Last week, HITC Sport brought you the numbers suggesting that Manchester United have tweaked their tactical approach this season, with more long balls being played under Louis van Gaal.
They are the only leading club to be adopting this style, with the likes of Manchester City and Arsenal refusing to waver in their belief that intricate passing is the way forward.
United are showing, though, that positive results can be generated when going from back to front with one swing of the boot, rather than picking a route through the midfield minefield.
Former Arsenal and England defender Martin Keown believes Van Gaal should be praised for looking to keep things simple and playing to the strengths of those at his disposal.
He wrote in the Daily Mail: “Louis van Gaal has Manchester United doing something that none of the other top teams are - playing long balls.
“Time and time again his central defenders will bypass the midfield and aim straight for the front and I applaud it. Van Gaal is playing to his strengths. His best outfield players are Angel di Maria, Wayne Rooney, Radamel Falcao, Robin van Persie and Juan Mata and he needs to get them on the ball as much as possible. There is no real need to pass through the compartments, especially when Michael Carrick is the only conventional midfielder in his team.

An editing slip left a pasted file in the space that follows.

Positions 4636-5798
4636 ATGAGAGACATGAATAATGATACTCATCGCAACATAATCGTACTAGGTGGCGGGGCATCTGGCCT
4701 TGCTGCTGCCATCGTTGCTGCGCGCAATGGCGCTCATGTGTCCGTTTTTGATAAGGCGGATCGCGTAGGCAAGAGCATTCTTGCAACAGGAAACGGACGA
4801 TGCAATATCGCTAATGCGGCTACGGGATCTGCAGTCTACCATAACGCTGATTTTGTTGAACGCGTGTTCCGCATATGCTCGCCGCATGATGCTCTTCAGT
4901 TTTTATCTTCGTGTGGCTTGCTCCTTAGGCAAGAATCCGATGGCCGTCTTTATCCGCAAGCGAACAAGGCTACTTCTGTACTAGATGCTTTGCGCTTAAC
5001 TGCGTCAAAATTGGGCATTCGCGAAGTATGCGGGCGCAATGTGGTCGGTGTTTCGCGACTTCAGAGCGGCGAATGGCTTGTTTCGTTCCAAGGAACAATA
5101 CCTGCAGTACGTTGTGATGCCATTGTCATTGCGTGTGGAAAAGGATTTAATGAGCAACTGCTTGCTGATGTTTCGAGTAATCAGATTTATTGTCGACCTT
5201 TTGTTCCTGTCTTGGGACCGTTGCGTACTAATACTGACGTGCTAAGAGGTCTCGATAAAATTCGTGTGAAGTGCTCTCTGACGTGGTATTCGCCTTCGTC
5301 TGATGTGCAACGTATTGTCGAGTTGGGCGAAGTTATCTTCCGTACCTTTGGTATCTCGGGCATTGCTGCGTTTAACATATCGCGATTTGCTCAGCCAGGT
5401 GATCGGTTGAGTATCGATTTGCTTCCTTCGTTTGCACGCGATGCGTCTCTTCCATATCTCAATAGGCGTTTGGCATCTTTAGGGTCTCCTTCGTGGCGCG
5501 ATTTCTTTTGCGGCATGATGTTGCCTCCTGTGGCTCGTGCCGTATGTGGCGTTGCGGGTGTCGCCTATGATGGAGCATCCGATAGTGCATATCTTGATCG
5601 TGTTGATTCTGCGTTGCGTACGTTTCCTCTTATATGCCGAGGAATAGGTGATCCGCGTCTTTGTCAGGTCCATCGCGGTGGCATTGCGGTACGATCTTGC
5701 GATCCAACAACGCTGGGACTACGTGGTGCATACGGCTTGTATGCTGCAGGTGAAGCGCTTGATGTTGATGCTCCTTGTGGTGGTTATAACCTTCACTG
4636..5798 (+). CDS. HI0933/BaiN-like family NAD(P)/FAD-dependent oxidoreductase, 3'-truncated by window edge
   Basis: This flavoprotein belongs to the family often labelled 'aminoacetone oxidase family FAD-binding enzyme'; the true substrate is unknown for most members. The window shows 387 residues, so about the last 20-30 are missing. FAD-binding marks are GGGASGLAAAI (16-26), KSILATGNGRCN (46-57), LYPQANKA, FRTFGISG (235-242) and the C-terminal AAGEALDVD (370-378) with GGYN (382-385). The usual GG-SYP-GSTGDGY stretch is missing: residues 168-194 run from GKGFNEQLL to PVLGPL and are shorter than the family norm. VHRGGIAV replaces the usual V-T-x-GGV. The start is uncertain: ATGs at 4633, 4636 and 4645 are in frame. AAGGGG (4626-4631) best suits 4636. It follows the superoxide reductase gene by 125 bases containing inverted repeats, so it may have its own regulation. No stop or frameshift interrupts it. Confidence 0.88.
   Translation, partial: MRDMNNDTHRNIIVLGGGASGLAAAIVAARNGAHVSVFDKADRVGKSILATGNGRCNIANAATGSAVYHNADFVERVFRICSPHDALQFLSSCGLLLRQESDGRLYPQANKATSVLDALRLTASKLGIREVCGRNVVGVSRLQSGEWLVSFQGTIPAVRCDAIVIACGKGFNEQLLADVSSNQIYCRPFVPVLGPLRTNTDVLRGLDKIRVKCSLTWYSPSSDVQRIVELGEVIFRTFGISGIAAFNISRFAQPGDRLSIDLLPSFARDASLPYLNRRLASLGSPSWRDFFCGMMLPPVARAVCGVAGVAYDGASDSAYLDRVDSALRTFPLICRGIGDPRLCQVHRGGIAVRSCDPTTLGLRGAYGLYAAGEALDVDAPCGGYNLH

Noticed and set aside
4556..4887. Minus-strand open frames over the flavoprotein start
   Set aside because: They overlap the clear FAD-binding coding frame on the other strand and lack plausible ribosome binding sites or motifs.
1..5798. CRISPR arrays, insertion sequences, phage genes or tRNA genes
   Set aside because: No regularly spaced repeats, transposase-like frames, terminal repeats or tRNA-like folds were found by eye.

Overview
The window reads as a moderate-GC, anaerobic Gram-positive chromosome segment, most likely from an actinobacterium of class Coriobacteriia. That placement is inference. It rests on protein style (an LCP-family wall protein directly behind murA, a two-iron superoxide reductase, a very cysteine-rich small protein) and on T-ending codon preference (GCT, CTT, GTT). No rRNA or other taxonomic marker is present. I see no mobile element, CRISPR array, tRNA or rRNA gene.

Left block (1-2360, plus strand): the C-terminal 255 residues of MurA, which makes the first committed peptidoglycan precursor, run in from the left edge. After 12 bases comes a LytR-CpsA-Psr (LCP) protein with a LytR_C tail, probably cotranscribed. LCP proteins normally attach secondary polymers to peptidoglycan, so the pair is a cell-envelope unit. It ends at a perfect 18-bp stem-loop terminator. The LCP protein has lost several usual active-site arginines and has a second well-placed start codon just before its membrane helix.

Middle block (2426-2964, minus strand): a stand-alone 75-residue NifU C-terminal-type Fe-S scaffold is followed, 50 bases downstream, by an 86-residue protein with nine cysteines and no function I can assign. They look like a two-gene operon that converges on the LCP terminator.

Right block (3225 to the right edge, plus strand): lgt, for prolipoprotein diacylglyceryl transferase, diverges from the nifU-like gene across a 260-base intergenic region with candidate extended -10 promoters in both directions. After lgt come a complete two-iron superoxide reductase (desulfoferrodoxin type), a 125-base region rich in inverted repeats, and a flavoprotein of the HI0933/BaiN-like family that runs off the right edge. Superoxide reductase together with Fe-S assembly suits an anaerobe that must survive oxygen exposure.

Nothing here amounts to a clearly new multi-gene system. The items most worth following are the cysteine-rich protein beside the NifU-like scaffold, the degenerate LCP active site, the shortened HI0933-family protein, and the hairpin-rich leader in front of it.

“Being direct gets his danger men on the ball in danger areas. It happened time after time against Tottenham Hotspur so it is no surprise that only Burnley have played more long balls this season. What is interesting is that United are not even that worried about whether Van Persie or Falcao win the initial header from the ball upfield - they just make sure that Rooney or Mata are there to pick up the knockdown, ready to cause problems in the final third. They can suffocate you with so much quality.
“It suits United’s defenders too. Paddy McNair, Phil Jones and Jonny Evans are happier playing long balls as they are not confident enough to pick out more intricate passes.”
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A direct approach has often been the calling card of struggling sides, with greater emphasis placed on getting the ball as far away as possible from their own goal.
It is, however, a tactic which can pay dividends if used correctly – as United are proving.
There would appear to be little need for Van Gaal to tinker with things further, with results all that matter at the end of the day.